The requirements of section 12(d) of the National Technology Transfer and Advancement Act of 1995 (15 U.S.C. 272 note) do not apply because this action does not involve technical standards. This finding does not impose an information collection burden under the provisions of the Paperwork Reduction Act of 1995 (44 U.S.C. 3501 et seq.).

The Congressional Review Act, 5 U.S.C. 801 et seq., as added by the Small Business Regulatory Enforcement Fairness Act of 1996, generally provides that before a rule may take effect, the agency promulgating the rule must submit a rule report, which includes a copy of the rule, to each House of the Congress and to the Comptroller General of the United States. EPA will submit a report containing this rule and other required information to the U.S. Senate, the U.S. House of Representatives, and the Comptroller General of the United States prior to publication of the rule in the Federal Register. A major rule cannot take effect until 60 days after it is published in the Federal Register. This action is not a “major rule” as defined by 5 U.S.C. 804(2).

Under section 307(b)(1) of the Clean Air Act, petitions for judicial review of this action must be filed in the United States Court of Appeals for the appropriate circuit by December 23, 2002. Filing a petition for reconsideration by the Administrator of this final rule does not affect the finality of this rule for the purposes of judicial review nor does it extend the time within which a petition for judicial review may be filed, and shall not postpone the effectiveness of such rule or action. This action may not be challenged later in proceedings to enforce its requirements. See CAA section 307(b)(2).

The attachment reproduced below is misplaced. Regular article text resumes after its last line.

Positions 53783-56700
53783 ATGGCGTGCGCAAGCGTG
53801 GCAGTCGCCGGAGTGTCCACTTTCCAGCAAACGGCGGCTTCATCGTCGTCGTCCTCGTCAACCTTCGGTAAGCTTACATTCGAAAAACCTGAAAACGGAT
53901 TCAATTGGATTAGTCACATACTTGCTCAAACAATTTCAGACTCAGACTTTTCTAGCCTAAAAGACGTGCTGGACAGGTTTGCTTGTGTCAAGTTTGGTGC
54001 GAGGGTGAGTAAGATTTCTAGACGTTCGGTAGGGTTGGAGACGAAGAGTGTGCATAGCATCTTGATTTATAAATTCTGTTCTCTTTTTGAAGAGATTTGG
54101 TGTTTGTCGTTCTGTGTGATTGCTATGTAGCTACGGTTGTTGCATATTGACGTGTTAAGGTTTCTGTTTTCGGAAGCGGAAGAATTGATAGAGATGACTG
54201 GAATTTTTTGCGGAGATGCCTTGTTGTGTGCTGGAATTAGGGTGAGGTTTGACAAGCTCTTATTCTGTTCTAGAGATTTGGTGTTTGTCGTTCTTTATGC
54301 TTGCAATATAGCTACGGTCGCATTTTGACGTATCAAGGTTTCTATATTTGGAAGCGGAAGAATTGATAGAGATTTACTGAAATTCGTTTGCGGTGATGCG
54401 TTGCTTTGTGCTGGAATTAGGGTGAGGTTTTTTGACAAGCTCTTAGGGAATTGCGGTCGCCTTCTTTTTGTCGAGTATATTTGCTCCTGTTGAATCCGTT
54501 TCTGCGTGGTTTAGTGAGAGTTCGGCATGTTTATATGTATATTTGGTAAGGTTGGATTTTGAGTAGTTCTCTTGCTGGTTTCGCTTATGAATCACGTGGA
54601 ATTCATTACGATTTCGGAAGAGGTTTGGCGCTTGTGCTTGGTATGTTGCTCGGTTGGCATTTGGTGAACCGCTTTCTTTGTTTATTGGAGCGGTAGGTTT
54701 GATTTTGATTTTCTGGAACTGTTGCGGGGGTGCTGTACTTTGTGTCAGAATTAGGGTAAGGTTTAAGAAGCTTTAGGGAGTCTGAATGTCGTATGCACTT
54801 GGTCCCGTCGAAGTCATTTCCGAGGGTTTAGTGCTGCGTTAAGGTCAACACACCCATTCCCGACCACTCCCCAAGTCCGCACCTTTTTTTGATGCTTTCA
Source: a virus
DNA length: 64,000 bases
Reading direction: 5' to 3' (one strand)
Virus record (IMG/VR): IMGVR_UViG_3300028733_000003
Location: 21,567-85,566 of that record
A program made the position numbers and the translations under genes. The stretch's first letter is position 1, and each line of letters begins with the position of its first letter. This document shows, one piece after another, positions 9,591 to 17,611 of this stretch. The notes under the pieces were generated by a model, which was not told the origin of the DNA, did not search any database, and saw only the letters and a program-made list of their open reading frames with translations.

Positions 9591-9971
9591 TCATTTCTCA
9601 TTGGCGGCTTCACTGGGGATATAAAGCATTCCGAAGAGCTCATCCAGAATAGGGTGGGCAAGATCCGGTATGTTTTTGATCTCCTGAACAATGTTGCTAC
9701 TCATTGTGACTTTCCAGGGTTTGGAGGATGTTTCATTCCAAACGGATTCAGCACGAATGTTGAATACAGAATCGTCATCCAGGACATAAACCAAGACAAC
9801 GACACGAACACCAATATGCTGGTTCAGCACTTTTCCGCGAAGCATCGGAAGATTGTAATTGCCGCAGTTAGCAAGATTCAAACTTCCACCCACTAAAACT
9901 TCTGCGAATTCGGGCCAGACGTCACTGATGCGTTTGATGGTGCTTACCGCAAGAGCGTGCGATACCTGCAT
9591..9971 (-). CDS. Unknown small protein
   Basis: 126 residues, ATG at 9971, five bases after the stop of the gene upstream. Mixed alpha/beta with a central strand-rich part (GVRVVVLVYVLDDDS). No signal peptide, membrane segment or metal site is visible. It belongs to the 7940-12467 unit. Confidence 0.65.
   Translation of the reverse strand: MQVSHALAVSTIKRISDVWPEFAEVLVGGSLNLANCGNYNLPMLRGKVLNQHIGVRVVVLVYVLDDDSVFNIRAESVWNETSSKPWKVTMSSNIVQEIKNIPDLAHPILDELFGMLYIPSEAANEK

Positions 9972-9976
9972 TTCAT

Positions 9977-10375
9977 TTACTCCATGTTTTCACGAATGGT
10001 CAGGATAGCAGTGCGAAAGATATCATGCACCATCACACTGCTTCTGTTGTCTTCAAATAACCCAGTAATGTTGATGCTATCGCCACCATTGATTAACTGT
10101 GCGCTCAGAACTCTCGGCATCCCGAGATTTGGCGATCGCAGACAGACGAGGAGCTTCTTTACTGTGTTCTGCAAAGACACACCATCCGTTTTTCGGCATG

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List of Subjects in 40 CFR Part 81

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Dated: October 10, 2002.

Ronald A. Kreizenbech,

Acting Regional Administrator, Region 10.

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Footnotes

1.  Because the Wallula monitor is scheduled to sample only once every six days, each measured exceedance is generally counted as six expected exceedances and would generally represent a violation of the 24-hour PM10 standard.

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[FR Doc. 02-26847 Filed 10-21-02; 8:45 am]